Collection: SC MS Andrews: William Linton Andrews correspondence and papers

Archive Collection icon Archive Collection: William Linton Andrews correspondence and papers

Details

Title: William Linton Andrews correspondence and papers

Level: Collection 

Classmark: SC MS Andrews

Creator(s): Andrews, Linton (1886-1972)

Date: 1876-1970

Size and medium: 4 boxes

Persistent link: https://explore.library.leeds.ac.uk/special-collections-explore/167056 

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Description

Comprises two accessions MS 385, MS 1603. Diaries, correspondence, press cuttings, publications. Specific details are listed in descriptions of the files.

Administrative or biographical history

Sir (William) Linton Andrews was born in Hull in 1886 and was educated at Hull Grammar School and Christ's Hospital. From school he entered journalism and worked on a number of provincial newspapers, including the Sheffield Telegraph, before the First World War. He served on the Western Front with the Black Watch during the war. Afterwards he was a sub-editor on the Daily Mail and in 1923 was appointed editor of the Leeds Mercury. He remained with the Mercury until 1939 when it was decided, partly as an economy measure, to amalgamate with the Yorkshire Post. Arthur Mann, editor of the Post, retired and Sir Linton succeeded him as editor of the Yorkshire Post under whose title the two newspapers were combined. He served as editor until 1960 and during the later years of his editorship he took a leading part in the affairs of his profession's organisations. He was president of the Guild of British Newspaper Editors in 1952-1953 and was a founder member of the Press Council, and its chairman from 1955 to 1959. He was knighted in 1954. Sir Linton was a member of the court and council of the University of Leeds from 1943 to 1959, and the University awarded him an honorary LLD. in 1955. Although he retired from the editorship of The Yorkshire Post in 1960, he remained on its board of directors until 1968. He died on 27 September 1972; an obituary and photograph appeared in The Times on 29 September 1972 (p16).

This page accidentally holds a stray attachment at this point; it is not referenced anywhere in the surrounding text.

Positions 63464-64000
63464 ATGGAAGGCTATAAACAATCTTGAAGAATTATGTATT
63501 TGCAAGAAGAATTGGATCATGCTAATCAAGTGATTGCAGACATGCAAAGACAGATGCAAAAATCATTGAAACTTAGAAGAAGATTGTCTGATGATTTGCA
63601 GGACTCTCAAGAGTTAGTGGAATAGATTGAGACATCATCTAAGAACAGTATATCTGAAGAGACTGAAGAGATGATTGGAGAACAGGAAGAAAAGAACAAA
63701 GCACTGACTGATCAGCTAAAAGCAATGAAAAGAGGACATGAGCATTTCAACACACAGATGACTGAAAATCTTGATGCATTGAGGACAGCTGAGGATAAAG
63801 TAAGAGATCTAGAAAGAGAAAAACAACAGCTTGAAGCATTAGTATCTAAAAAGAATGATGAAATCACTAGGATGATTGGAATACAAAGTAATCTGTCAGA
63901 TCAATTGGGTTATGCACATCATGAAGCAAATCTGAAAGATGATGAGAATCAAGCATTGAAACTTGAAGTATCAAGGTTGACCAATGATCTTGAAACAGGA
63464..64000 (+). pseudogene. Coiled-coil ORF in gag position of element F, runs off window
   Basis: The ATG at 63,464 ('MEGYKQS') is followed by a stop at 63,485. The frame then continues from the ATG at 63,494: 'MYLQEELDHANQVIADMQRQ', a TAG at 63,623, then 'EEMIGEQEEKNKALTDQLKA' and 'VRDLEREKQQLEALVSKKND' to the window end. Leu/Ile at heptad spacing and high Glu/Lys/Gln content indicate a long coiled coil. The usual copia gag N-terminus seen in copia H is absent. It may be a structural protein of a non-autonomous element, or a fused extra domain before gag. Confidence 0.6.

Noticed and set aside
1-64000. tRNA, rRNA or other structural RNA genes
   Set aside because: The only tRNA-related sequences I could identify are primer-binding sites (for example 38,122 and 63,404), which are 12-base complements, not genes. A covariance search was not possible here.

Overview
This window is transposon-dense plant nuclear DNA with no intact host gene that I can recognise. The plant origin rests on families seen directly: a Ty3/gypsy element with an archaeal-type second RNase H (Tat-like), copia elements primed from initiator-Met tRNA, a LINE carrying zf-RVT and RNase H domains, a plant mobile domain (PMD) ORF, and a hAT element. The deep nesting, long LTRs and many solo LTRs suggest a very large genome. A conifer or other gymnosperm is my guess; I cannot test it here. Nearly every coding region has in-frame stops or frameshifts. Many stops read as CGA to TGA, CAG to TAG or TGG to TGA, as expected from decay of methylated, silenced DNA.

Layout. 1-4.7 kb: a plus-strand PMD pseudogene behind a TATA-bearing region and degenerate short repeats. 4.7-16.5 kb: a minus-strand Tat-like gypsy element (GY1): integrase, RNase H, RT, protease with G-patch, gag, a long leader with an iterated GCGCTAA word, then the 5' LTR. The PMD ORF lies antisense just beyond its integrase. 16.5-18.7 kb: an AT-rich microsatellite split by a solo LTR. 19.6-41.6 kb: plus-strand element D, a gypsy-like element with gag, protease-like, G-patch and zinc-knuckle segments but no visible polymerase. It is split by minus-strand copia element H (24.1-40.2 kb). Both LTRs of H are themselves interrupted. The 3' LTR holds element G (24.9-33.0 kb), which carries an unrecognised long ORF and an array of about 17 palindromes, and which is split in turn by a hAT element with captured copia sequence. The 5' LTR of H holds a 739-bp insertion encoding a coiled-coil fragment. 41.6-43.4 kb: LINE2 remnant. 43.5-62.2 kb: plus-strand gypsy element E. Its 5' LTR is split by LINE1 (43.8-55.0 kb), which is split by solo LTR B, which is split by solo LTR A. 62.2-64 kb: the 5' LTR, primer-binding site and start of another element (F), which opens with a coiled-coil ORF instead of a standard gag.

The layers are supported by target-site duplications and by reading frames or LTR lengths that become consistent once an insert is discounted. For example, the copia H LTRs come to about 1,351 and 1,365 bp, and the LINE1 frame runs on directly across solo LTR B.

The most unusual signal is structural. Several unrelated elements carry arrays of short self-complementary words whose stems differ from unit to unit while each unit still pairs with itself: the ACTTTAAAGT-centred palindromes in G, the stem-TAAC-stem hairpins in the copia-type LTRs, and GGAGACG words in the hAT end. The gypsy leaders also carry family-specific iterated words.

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Access

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